Kronfeld drops out of City Council race

MJ Kronfeld at T&V’s debate last month

By Sabina Mollot

Melissa Jane Kronfeld, one of two Republican candidates running for the City Council seat now occupied by Dan Garodnick, has dropped out of the race.

Kronfeld, better known as “MJ,” offered no explanation for her change of heart after having been an active candidate, even participating in a debate co-hosted by Town & Village at Waterside last month.

The self-described “progressive Conservative” announced her withdrawal in an email to supporters on Thursday evening and in a Twitter post.

“It is with great humility and gratitude that I am writing to let you know I will no longer be seeking the City Council seat in Manhattan’s District 4,” she said. After expressing gratitude to her supporters, she added, “I look forward to the next opportunity to continue my service to my community, city, state, country and all humanity in the months and years to come.”

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Neighbors celebrate restoration of Stuyvesant Square Park fence

A ribbon cutting ceremony was attended by Community Board 6 chair Rick Eggers, Ana Maria Moore of the Stuyvesant Square Park Neighborhood Association, CB6 Parks, Landmarks and Cultural Affairs committee member Gary Papush, City Councilmember Rosie Mendez, Parks Commissioner Mitchell Silver and Eliza Fish, eight-time granddaughter of Peter Stuyvesant. (Photo by Maria Rocha-Buschel)

By Maria Rocha-Buschel

After waiting for decades, community residents and activists finally got to witness the completion of a newly restored fence along the eastern end of Stuyvesant Square Park.

Neighborhood residents and local elected officials had been working to fully restore the historical structure since at least the late 1980s, when the 170-year-old fence was first partially restored. Reasons for the various delays included problems finding a contractor to do the job of restoring a landmarked but badly rotted fence as well as having money that had been allocated for the $5.5 million project get steered towards other priorities of the city.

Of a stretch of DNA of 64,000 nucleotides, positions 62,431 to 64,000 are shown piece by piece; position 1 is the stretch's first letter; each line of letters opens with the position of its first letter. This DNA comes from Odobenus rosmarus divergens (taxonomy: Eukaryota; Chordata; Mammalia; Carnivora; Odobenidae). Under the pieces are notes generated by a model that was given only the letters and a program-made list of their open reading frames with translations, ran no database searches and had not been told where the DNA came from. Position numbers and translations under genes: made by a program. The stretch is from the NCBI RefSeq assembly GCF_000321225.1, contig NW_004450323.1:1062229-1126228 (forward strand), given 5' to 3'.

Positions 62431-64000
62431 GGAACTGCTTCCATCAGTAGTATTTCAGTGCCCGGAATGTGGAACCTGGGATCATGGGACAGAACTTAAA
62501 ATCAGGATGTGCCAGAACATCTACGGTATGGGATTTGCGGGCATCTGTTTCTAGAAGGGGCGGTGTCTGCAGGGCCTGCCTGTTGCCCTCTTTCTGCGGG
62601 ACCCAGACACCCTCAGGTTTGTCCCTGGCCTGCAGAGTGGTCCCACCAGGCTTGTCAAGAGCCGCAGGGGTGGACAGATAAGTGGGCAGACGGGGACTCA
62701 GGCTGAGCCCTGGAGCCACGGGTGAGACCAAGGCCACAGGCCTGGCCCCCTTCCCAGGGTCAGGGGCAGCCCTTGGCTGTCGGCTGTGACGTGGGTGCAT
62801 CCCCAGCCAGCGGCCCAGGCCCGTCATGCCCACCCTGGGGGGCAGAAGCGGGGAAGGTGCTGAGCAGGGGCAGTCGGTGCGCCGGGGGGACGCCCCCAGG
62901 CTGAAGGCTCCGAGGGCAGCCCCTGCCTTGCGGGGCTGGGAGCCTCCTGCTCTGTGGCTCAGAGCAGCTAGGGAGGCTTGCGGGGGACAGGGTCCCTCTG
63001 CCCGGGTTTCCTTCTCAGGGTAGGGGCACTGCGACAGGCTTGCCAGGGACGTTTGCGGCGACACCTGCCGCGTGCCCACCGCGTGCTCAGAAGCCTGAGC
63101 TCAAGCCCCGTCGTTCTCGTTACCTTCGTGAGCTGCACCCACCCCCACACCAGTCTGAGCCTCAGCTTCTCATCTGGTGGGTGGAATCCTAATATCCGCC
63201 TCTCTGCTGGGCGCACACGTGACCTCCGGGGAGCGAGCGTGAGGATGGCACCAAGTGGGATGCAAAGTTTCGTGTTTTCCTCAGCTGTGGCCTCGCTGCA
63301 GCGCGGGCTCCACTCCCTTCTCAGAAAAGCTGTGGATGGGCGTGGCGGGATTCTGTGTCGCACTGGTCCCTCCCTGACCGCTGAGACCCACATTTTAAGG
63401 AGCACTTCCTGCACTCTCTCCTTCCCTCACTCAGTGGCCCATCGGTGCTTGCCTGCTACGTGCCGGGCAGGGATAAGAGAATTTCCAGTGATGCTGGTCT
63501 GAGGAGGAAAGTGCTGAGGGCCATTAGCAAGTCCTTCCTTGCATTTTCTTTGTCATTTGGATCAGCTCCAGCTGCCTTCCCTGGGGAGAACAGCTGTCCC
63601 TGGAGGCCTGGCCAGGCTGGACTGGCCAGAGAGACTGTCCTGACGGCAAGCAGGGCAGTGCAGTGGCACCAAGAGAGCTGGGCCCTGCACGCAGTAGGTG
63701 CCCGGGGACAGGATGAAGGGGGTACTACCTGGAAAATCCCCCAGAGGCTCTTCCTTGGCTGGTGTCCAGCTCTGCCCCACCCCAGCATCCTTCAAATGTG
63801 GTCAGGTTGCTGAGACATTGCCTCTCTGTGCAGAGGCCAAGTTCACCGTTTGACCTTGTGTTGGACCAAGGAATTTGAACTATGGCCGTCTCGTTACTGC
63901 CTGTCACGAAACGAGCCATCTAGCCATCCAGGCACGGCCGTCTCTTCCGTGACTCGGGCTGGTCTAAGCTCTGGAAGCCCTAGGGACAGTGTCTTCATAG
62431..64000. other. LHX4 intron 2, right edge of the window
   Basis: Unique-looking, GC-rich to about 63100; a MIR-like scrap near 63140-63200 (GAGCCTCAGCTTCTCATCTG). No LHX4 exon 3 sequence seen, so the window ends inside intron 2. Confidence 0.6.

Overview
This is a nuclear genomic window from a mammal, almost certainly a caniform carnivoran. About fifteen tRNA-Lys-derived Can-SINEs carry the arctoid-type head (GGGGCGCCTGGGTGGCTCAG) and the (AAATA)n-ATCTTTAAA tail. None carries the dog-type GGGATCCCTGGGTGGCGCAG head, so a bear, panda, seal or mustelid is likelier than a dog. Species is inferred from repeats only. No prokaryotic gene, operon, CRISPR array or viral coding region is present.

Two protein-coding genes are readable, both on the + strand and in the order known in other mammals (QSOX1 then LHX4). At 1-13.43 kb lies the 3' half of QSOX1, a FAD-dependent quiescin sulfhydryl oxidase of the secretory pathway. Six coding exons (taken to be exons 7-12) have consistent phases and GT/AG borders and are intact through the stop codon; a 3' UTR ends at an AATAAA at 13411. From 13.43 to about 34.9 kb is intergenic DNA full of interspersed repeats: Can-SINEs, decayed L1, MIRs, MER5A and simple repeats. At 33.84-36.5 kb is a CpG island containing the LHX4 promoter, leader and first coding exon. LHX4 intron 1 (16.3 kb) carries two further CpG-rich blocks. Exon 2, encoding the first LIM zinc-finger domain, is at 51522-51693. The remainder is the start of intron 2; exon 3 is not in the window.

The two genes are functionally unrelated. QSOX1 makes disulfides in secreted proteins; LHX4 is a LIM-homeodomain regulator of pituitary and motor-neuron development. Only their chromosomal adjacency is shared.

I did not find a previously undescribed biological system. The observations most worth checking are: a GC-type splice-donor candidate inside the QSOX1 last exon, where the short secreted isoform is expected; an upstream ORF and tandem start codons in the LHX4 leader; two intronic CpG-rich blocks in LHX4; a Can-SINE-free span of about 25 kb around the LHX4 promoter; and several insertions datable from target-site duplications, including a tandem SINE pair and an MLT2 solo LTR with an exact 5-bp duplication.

So a ribbon cutting ceremony held by a section of fence facing Nathan Perlman Place was well-attended on June 15.

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Letters to the editor, July 13

Cartoon by Jim Meadows

This tenant doesn’t want to be ‘public’

To the Editor:

The Tenants Association is up to its old tricks again – forcing residents to list their name publicly (even if they don’t pay dues), or the TA will not act on their behalf, as a tenants’ representative.

I received an official looking letter from the TA, even though I have never paid dues to them.   The letter said I must choose between two unappealing choices:

Choice A:  I must list my name as a “Public Member” of the TA. The letter says that the TA will only speak for those who are willing to be listed publicly as Public Members.

Choice B:  If I do not list my name, the TA states that I waive all rights to any benefit that a Court may award to residents of Stuyvesant Town. Choice B states:

“I do not wish to become a Public Member and hereby grant to the STPCV TA, its President or Secretary, and any legal counsel chosen by the Board of Directors standing permission to enter into settlements of legal claims with benefits which may accrue solely to those who sign the Public Member Pledges, and we waive any claim to such benefits.

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Statues coming to life at parks

Historical figures will speak through technology

July13 Statue Peter Stuyvesant

Statue of Peter Stuyvesant in Stuyvesant Square Park (Photo by Sabina Mollot)

 

By Sabina Mollot

Most of the time, the monuments built to honor historical figures go unnoticed by New Yorkers. Up on their pedestals, how could they even hope to compete with whatever is below, flashing on park goers’ cell phones? Fortunately for our forefathers, a history-loving Dane has found a way to get the stories behind the statues told today in a modern way.

David Peter Fox, a TV producer and documentary maker from Copenhagen, has for the past 18 months been organizing installations in different cities where statues speak to park goers via their smartphones. The project began in Denmark, then later went on to London and then the Unites States in San Diego and Chicago. Then on Wednesday, July 12, Talking Statues came to New York.

“I got the idea in 2013,” said Fox, reached on the phone this week. “I was curious about the stories that are behind statues.”

To make the project a reality, Fox and others fundraised to be able to hire a team of actors, one to play the part of each statue, and writers to come up with the material. To hear any of the 35 city monuments’ stories, participants just approach a statue, and scan a code on a sign. They will need a wi-fi connection and a QR scanner or scanning app on their phones to do this or they can type the web address they see on the sign. After that, the individual will be contacted from the great beyond.

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Police Watch: Senior arrested for threats, Bellevue patient arrested for assault

SENIOR ARRESTED IN KIPS BAY FOR THREATENING MAN WITH KNIFE
Eighty-year-old Sergio Richiez was arrested after allegedly pulling a knife on a man who confronted him for urinating in the street.